• 11. Disclaimer:Disclaimer: The assessment and recommendations providedThe assessment and recommendations provided herein represent the best professional judgment of theherein represent the best professional judgment of the working group at this time, based on research dataworking group at this time, based on research data gathered and on expertise currently available. Thegathered and on expertise currently available. The conclusions and recommendations will be regularlyconclusions and recommendations will be regularly assessed as new information becomes available. Theassessed as new information becomes available. The consensus statement is intended to be an educationalconsensus statement is intended to be an educational guideline and is therefore neither rigidly prescriptive norguideline and is therefore neither rigidly prescriptive nor restrictive.restrictive.
  • 12. Key Clinical IssuesKey Clinical Issues AddressedAddressed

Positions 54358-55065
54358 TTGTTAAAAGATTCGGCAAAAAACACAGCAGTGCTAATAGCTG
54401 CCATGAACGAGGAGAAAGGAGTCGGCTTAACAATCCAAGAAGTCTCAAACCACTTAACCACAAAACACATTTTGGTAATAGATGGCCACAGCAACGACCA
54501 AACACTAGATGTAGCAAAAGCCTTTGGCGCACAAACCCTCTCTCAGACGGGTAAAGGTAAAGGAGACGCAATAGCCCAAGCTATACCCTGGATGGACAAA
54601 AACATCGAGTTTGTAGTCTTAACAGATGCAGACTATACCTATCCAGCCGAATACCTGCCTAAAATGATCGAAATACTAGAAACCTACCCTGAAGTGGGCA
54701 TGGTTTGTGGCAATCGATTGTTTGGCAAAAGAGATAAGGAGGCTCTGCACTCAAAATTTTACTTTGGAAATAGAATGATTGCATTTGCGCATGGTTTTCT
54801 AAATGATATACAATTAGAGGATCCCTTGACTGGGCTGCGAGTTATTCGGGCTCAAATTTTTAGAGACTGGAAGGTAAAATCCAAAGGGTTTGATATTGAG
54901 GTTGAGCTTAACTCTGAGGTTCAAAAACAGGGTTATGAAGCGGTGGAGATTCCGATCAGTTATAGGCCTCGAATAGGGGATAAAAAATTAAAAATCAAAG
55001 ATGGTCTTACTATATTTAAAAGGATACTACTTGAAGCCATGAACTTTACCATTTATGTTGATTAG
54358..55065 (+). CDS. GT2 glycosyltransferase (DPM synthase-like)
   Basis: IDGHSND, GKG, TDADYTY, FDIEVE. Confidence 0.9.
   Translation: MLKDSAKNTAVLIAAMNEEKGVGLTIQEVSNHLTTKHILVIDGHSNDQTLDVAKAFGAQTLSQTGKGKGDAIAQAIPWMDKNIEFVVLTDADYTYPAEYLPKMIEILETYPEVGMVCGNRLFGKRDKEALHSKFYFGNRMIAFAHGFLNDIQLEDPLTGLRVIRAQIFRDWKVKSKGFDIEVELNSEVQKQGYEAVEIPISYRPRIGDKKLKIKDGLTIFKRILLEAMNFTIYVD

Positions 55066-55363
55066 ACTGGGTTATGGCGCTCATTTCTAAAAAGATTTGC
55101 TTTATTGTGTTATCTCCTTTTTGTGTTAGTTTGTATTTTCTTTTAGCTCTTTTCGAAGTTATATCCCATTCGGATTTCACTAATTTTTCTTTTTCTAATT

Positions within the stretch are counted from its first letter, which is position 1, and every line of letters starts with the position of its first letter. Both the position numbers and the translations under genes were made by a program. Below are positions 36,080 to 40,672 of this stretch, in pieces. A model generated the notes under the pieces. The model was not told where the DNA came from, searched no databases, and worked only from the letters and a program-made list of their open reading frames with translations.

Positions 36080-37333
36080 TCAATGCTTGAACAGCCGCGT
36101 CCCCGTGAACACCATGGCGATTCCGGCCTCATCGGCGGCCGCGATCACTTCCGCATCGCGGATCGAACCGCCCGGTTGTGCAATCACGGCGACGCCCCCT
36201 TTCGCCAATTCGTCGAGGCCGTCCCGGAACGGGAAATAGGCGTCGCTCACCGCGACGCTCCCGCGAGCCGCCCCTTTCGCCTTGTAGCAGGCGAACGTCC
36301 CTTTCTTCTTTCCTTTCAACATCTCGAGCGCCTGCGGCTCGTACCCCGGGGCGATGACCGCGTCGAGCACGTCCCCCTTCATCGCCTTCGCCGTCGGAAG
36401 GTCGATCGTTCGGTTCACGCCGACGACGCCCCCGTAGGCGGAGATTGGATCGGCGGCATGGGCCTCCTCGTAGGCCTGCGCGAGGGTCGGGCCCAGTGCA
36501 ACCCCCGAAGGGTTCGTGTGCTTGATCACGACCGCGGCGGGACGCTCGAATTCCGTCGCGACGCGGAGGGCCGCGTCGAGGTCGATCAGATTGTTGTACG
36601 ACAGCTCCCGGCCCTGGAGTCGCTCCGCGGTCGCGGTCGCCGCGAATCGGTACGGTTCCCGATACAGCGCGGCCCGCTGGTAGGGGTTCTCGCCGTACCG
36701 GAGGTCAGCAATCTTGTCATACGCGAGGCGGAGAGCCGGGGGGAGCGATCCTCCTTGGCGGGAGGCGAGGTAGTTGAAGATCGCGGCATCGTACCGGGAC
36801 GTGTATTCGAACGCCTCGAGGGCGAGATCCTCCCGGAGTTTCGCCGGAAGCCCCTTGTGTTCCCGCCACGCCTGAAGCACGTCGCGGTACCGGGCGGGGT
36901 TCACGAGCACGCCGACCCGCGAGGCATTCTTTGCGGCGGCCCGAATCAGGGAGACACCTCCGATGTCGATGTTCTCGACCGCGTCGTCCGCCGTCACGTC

• 13. 1.1. Should thymectomy for nonthymomatous myastheniaShould thymectomy for nonthymomatous myasthenia gravis be recommended?gravis be recommended? 2.2. What is the clinical profile of nonthymomatousWhat is the clinical profile of nonthymomatous autoimmune MG patients likely to benefit fromautoimmune MG patients likely to benefit from thymectomy?thymectomy? 3.3. When is the ideal time to perform thymectomy?When is the ideal time to perform thymectomy?
  • 14. 4.4. What is the preferred thymectomy technique to use?What is the preferred thymectomy technique to use? 5.5. What is the recommended pre-operativeWhat is the recommended pre-operative management?management? 6.6. What is the recommended post-operativeWhat is the recommended post-operative management?management?
  • 15. Consensus ProperConsensus Proper
  • 16. QUESTION 1:QUESTION 1: Should thymectomy for nonthymomatousShould thymectomy for nonthymomatous autoimmune myasthenia gravis beautoimmune myasthenia gravis be recommended?recommended?